Since the construction of the Sennar and Roseires dams and the Gezira Scheme a century ago, control over the waters of the Blue Nile has lain at the centre of Sudan’s governance. Flying over Gezira is like flying over the Netherlands: it is a totally manmade landscape, relentlessly geometric from horizon to horizon, testament to the accomplishments of an astonishing hydrocracy.
The scheme supports more than two million people—one million tenants and their family members, and an equivalent number of seasonal or migrant labourers. There is an extensive literature on the Gezira Scheme and how it has persisted despite recurrently failing to pay its way.
In Tony Barnett’s words it is an ‘illusion of development’ and a reality of consolidating governance. I hesitate to use the political scientists’ favoured term ‘state formation’ because that implies a one-way street, and the Sudanese trajectory is not uni-directional. But, pace Verhoeven, if state-building is to be found in Sudan, it is here.
The Gezira is an exercise not only in controlling the landscape but ‘disciplining development’. One of the conclusions of this scholarship is that the Gezira Scheme is founded on a structural inequality between the tenants and the migrant labourers—tenants are full citizens, and the labourers, many of whom are ‘migrant’ only in the tenuous sense that their origins are non-Sudanese, but who nonetheless can be deprived of full residence rights and paid lower wages.
Another conclusion is that the Scheme remains important because it long maintained the best public education in the country. If we are looking for state-formation in Sudan, the sociology of the Gezira hydrocracy would be a good place to start. This provokes the question: why would the Inqaz regime bypass this resource if it were truly intent on statebuilding?
Verhoeven cites Abdel Rahim Hamdi, the most lucid and candid of the Islamist financial engineers, at some length. This is valuable in itself and the passages are well chosen, including a seminal 2005 paper in which Hamdi focuses on the electoral logic of concentrating investment within what he called the ‘northern axis’ defined by Dongola, Sennar and el Obeid—the area popularly dubbed the ‘Hamdi Triangle.’
This is a remarkably close echo of the colonial and early post-colonial logic of unequal development in the Gezira, analyzed by Mark Duffield in his early fieldwork, and further explored by Tony Barnett and Abbas Abdelkarim.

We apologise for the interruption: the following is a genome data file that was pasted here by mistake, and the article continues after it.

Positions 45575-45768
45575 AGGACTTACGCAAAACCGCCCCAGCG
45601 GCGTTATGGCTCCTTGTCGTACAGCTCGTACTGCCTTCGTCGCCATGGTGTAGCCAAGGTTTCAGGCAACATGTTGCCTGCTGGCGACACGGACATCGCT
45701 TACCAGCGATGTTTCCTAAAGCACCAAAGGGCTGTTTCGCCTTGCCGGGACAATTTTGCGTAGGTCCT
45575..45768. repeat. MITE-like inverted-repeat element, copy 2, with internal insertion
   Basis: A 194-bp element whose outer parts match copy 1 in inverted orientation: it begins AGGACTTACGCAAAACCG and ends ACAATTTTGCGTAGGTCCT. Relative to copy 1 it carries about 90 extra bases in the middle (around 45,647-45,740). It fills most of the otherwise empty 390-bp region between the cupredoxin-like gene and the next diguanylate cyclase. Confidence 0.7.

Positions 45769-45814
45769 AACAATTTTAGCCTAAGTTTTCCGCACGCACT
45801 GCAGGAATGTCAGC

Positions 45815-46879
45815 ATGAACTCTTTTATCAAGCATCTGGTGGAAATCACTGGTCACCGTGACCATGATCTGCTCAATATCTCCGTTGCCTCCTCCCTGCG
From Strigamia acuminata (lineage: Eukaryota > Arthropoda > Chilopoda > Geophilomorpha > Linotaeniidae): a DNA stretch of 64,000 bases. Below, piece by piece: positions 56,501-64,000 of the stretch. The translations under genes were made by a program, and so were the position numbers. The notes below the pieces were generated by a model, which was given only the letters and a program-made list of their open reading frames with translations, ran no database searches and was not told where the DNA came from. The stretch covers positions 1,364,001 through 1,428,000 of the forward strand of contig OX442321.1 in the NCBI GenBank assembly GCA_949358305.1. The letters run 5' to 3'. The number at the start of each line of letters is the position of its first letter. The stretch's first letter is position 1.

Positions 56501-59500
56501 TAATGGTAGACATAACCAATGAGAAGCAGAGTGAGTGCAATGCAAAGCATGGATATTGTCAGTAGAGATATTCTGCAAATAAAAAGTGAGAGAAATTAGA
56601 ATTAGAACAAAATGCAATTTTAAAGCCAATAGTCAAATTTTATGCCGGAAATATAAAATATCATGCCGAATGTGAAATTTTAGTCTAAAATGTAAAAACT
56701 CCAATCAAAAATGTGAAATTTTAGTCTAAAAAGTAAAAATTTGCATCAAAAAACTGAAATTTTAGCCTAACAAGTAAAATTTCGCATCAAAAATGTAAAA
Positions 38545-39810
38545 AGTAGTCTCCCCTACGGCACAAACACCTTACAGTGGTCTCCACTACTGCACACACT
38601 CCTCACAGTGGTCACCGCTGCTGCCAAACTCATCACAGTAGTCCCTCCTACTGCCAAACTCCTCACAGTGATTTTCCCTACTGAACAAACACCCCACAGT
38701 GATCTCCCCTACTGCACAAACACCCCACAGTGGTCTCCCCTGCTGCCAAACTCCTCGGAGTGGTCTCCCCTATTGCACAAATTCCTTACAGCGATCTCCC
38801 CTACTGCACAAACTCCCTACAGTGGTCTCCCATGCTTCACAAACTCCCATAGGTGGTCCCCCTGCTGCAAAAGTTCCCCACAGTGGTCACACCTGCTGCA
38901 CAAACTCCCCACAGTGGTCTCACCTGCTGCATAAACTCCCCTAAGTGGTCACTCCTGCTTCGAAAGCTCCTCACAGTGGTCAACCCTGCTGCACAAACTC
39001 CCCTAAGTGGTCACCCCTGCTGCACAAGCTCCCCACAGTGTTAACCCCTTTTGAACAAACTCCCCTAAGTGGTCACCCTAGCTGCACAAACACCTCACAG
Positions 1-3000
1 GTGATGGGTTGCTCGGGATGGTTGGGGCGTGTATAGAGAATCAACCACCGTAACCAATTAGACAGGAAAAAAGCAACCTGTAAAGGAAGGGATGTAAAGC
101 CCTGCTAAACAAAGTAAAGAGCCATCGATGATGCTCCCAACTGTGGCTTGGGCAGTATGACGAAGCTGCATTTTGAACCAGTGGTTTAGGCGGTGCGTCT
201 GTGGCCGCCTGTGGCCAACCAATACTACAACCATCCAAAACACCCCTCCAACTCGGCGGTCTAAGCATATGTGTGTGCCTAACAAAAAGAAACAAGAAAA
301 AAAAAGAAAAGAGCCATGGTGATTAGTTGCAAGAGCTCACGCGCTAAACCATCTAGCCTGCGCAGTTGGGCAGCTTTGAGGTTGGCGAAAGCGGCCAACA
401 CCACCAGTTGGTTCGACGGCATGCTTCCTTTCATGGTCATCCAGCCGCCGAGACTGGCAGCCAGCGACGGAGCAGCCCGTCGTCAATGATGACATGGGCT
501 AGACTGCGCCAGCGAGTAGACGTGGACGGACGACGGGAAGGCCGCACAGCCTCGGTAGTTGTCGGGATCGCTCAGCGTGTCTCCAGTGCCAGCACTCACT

Hamdi claimed that the dams would pay for themselves (he would, of course), but the actual statements quoted by Verhoeven point to another rationale: financing the NCP’s political machine during the CPA interim period and securing a viable region to which the Islamists could retreat if they were to lose South Sudan and Darfur (pp. 136-7).
Verhoeven rightly questions the economic justification of the dams and the NCP’s claims to economic competence. He lists some of the companies that profited from contracting, giving a glimpse into how the army and national intelligence have become dominant commercial actors in the country (p. 211).
Yet Verhoven’s central thesis is to take at face value the NCP’s claims to be pursuing a ‘civilization project’ and a ‘serious state-building agenda’. He writes that ‘the Al-Ingaz regime, due to historically established patterns of thinking about state building and potent contemporary political and financial opportunities, has launched one of the most radical political-economic offensives in the Nile Basin’s history.’ (p. 116)
He disputes the ‘dominant view’ that after the removal of Hassan al Turabi in 1999, ‘[t]he Salvation Revolution was quietly buried as pragmatic neo-patrimonial management took over. This book disagrees with that conclusion: one of the core arguments here is that one of military-Islamist Sudan’s boldest attempts at state building came after the end of Hassan Al-Turabi’s supremacy and that the implications of the devastating rupture inside Al-Ingaz have thus been misinterpreted.’ (p. 125)